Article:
Interesting you mention about Steve Jobs being scared of the Mac losing relevance for them. Honestly, the only reason its sales have increased in recent years is directly related to Windows Vista’s failures and people’s interest in Apple’s other offerings. You know, “Hey, these iWhatevers are great, we should check out their Macbooks… afterall, we hate Vista.”

    Anyway, I think in a Post-PC era, the PC’s in use will still be the ones that people are most familiar with and can find the most compatibility with, which is Windows. Apple’s products already support it, and few others support Mac directly, so the thought of the Macbook going away is very appealing to someone like myself. Ironically, it’s a move that would ultimately make me like Apple more. But then, I’ve been saying for years now– Apple is a great electronics/gadgets company but a horrible computer company.

    As for the Windows front, I don’t doubt that Windows will continue to dominate for years regardless of how much Apple does. People talk about the millions of iWhatevers sold and in use, but they overlook the HUNDREDS of millions of PC’s that are sold. Windows will continue, I believe, to be the work powerhouse system with the mobile platforms like Android and iOS and WP7 becoming more prevalent to users’ portability uses.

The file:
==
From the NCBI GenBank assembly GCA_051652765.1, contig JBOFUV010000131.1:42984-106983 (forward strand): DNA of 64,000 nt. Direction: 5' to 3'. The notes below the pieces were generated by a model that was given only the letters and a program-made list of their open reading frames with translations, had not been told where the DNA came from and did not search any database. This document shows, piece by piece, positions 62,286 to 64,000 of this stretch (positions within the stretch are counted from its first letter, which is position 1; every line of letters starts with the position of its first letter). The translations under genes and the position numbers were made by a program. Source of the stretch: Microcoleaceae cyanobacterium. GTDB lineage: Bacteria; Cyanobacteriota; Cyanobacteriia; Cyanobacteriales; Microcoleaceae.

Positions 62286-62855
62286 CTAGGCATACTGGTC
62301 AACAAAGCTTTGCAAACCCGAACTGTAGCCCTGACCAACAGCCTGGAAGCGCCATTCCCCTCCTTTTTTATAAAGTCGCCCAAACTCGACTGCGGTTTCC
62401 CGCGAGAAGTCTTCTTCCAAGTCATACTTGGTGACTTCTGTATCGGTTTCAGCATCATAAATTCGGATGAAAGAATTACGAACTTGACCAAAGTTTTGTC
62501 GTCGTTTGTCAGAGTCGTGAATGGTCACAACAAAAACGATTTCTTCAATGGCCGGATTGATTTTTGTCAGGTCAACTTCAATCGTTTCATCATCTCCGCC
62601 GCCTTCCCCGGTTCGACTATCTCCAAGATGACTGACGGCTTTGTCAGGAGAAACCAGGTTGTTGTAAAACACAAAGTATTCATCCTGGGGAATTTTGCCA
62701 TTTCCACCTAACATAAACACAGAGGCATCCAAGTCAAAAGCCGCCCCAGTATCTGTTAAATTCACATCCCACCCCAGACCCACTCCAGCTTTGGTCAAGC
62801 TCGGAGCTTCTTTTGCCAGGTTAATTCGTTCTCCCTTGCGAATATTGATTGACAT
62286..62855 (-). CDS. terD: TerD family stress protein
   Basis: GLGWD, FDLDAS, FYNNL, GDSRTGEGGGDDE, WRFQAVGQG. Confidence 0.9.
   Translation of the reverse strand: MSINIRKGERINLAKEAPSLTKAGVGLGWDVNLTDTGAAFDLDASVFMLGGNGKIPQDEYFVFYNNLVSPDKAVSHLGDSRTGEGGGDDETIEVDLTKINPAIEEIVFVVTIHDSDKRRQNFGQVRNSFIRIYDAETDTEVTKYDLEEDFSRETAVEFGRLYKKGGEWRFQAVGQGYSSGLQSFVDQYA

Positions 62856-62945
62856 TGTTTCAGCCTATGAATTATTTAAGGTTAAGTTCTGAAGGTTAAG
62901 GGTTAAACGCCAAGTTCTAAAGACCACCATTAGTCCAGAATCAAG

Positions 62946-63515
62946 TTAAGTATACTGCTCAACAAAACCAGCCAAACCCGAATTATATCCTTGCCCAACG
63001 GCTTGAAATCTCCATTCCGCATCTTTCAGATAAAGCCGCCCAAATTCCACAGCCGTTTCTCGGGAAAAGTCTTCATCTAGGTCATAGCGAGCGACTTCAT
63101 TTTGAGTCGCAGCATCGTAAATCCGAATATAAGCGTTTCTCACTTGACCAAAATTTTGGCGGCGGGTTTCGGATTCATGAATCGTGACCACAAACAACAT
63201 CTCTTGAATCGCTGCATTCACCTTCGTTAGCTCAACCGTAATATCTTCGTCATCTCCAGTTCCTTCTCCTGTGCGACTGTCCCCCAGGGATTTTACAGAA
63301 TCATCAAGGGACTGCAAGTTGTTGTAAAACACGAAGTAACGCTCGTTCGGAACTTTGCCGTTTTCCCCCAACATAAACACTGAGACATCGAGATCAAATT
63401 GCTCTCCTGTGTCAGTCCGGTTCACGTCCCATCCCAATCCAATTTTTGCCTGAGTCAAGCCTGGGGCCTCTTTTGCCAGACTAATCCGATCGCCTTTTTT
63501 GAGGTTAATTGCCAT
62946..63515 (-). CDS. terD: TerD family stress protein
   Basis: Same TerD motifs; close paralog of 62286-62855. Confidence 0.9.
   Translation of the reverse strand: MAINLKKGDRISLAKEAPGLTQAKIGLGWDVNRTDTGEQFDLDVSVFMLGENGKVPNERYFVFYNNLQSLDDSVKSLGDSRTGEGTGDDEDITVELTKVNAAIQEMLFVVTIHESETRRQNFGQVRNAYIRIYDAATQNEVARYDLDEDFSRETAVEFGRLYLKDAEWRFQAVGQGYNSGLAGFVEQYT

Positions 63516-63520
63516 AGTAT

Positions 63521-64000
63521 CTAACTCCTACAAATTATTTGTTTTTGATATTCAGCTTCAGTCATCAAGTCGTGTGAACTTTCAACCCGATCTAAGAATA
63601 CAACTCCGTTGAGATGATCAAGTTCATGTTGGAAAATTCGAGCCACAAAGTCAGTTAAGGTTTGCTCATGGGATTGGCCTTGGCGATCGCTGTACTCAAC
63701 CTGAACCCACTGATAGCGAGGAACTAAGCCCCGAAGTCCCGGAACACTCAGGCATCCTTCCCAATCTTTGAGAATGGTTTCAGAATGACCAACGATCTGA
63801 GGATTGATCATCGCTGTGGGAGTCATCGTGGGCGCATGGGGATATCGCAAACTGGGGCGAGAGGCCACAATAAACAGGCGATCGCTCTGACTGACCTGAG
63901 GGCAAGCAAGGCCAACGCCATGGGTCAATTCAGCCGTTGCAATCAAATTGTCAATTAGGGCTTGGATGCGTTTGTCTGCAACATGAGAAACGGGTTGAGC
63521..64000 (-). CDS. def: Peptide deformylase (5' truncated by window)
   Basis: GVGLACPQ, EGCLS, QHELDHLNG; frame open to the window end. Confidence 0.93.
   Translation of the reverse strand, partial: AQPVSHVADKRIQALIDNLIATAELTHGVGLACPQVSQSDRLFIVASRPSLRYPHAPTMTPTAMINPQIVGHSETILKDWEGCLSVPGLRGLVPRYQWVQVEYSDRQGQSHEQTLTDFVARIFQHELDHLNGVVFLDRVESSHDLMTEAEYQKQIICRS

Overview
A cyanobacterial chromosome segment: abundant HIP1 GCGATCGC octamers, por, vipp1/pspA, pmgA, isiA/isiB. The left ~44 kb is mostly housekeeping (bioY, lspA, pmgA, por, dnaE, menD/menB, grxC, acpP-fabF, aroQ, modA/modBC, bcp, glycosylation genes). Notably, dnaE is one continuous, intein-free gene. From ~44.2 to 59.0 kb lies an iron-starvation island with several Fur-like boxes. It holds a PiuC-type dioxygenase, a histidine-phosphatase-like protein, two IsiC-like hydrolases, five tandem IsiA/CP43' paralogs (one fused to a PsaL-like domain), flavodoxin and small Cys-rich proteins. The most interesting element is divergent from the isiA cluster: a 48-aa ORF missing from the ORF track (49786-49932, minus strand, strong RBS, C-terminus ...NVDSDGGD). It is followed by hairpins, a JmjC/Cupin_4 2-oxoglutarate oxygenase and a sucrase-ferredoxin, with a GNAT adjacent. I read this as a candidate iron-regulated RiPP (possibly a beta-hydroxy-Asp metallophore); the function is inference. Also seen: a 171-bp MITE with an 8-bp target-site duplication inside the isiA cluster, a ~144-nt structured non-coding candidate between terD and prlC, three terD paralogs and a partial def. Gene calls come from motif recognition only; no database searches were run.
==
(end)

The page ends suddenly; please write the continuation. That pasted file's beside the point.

Interesting reading back on the last few years though… I’ll give Jobs credit for one thing… he is VERY consistent about his vision. Microsoft changes theirs based on whatever is happening at the moment and clearly lacks an overarching goal. It’s going to be a huge burden for them if Ballmer is at the helm with this approach. Gates had a vision and was willing to adapt as needed, but he pushed the company forward.